I have broken a chain myself. I started off in similar circumstances and the chain just snapped. I suspect that it jumped a cog on the rear cassette and caught between the drop outs and cassette, jamming and then breaking. I'm guessing from the scratches on the frame but I'm still not really sure what happened.
    Steve C
  • alomacalomac Posts: 189

    I've since fitted a new chain (SRAM PC830) but now it skips/slips. I've tried looking for a stuck link, but can't seem to find one: the rear derailler cage does sometimes give a little twitch as I backpedal, but none of the links look obviously wrong as they roll off the jockey wheel. I took it in to the LBS but they found nothing wrong apart from a bent derailler hanger, and fixing that hasn't cured the problem. I'll take it back on Monday, I guess.

    The slipping tends to happen when I apply extra pressure on the pedals to give it boost uphill. It'll generally slip three or four times in rapid sucession. On the flats it's fine, even in the bike's highest gear, with only the occassional, seemingly random appearance.

    The entire bike has less than 2000km on it, so the cassette and rings are still good. One jockey wheel does have a worn bushing, but it still turns okay.
  • V5adeV5ade Posts: 192
    Could be a worn cassette (they tend to wear at the same rate as the chain for me),
    Somewhere in the Surrey Hills :-)
  • Sirius631Sirius631 Posts: 1,015
    38x14? Is it the inner of a double or the middle of a triple that you are on? Is that the smallest or next to smallest sprocket of a 7 speed block you are using? I suggest you might be riding with the chain line having too much lateral deflection. This will lever chain plates open faster and cause more wear than running with a more relaxed chain line. It also increases the friction within the drivetrain, thus wasting your energy.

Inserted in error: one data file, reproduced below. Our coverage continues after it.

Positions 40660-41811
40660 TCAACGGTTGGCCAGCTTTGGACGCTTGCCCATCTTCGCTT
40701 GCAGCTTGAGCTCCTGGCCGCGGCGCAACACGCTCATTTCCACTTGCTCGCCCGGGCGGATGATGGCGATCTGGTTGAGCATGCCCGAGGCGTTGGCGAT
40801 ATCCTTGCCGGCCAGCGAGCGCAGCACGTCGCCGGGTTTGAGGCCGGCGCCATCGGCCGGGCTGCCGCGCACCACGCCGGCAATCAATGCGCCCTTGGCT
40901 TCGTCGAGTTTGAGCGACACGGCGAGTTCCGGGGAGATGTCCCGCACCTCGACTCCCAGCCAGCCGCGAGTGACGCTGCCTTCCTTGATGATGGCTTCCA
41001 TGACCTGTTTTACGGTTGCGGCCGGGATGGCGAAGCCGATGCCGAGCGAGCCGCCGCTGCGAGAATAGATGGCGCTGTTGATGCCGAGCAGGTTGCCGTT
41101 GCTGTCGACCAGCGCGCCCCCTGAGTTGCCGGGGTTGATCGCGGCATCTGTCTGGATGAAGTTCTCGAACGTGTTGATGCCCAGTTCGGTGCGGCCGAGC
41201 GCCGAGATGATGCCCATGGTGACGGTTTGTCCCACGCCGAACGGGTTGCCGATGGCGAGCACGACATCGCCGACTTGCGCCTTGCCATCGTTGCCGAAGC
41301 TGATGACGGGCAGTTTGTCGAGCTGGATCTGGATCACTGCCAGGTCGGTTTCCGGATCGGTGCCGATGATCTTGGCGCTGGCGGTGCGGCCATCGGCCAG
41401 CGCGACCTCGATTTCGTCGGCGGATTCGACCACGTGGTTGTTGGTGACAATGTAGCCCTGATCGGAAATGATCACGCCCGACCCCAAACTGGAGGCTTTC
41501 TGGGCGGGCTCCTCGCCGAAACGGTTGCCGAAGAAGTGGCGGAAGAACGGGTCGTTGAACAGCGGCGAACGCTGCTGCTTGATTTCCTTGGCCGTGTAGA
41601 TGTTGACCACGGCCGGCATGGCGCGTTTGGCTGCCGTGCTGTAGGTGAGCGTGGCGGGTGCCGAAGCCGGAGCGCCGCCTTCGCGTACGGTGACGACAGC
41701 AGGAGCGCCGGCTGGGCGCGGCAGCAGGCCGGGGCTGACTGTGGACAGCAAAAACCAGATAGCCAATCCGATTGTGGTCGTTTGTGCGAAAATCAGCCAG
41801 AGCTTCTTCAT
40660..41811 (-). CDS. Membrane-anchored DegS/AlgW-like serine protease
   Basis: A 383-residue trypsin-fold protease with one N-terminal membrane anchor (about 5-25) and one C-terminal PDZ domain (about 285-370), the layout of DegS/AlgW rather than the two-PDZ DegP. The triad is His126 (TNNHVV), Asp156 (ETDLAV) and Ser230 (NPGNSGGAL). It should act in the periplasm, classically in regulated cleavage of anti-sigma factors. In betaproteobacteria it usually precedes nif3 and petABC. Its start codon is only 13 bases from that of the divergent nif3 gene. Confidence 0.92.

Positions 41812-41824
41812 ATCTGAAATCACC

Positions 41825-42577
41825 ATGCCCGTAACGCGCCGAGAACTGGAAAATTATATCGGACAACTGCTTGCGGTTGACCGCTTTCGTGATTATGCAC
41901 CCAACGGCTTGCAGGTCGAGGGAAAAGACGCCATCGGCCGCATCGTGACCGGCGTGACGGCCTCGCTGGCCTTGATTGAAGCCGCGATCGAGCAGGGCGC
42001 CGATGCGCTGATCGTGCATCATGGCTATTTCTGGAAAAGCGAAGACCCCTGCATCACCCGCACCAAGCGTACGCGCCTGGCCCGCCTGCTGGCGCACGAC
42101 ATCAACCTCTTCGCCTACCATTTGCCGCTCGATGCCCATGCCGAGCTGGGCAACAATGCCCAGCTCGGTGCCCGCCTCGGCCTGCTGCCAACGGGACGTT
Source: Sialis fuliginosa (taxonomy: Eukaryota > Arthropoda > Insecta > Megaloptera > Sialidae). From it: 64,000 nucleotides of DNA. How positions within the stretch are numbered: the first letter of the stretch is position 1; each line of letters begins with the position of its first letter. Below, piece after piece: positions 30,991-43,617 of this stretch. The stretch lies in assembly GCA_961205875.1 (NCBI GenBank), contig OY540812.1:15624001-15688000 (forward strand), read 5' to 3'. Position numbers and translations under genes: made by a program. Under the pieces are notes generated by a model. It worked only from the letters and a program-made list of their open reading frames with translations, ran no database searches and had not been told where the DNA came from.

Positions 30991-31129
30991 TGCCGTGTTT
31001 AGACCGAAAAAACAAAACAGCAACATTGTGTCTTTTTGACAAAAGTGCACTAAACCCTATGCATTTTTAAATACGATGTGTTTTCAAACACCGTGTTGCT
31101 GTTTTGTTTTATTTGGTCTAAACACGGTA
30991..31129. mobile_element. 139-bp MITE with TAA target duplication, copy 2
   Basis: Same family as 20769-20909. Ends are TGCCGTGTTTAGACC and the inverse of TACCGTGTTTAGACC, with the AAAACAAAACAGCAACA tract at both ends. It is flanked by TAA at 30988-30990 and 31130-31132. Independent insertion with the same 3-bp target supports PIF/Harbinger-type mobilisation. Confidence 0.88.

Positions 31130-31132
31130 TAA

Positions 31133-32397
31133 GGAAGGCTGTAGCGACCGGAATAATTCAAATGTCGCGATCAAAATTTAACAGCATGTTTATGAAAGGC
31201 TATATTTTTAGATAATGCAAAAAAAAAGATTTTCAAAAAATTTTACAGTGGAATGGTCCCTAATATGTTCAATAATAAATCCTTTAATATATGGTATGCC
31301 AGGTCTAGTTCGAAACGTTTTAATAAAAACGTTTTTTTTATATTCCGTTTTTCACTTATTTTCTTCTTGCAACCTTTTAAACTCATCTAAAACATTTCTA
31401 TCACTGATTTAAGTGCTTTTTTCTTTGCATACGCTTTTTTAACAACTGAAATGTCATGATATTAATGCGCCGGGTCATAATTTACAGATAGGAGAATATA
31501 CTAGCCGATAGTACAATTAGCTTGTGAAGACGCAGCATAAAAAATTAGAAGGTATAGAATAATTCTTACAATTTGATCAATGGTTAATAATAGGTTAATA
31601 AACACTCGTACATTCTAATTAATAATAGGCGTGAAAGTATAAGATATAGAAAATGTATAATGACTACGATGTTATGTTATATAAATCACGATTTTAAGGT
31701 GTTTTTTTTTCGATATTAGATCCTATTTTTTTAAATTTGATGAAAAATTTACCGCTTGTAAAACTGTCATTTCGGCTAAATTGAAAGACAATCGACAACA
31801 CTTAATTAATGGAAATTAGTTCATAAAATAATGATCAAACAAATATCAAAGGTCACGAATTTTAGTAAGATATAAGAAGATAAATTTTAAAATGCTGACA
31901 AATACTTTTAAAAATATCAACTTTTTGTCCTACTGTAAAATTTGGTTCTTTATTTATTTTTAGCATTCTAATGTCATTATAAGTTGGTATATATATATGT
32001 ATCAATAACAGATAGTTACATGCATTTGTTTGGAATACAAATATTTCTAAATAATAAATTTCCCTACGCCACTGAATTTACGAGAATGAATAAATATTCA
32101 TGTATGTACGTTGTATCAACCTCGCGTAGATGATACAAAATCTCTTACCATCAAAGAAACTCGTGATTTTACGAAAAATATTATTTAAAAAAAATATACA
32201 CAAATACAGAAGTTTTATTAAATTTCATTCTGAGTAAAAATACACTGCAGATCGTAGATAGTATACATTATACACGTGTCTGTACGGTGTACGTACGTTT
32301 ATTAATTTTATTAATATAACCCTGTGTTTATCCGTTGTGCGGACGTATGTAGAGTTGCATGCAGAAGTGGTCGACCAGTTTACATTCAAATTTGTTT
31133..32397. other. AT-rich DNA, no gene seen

I'd keep the two largest sprockets for use with the inner chainring, and the smallest two for use with the outer chainring. You have enough cross-over of ratios between the inner and out chainrings, so you are not losing anything.
    To err is human, but to make a real balls up takes a super computer.
  • alomacalomac Posts: 189
    Yes, it was middle chainring of a triple, and the second-smallest cog of a 7-speed block. I was under the impression from a MTB book I have that you could use all cogs from the middle chainring, although their example used a 9-speed drivetrain.
  • jairajjairaj Posts: 3,009
    If the old chain and cassette are old they will have worn together so they match up. When you put a new chain on it is not worn and will not match your cassette fully so can skip a bit. sometimes the issue is not too bad and the new chain will bed in after a bit. have a read on sheldon browns web site for more info.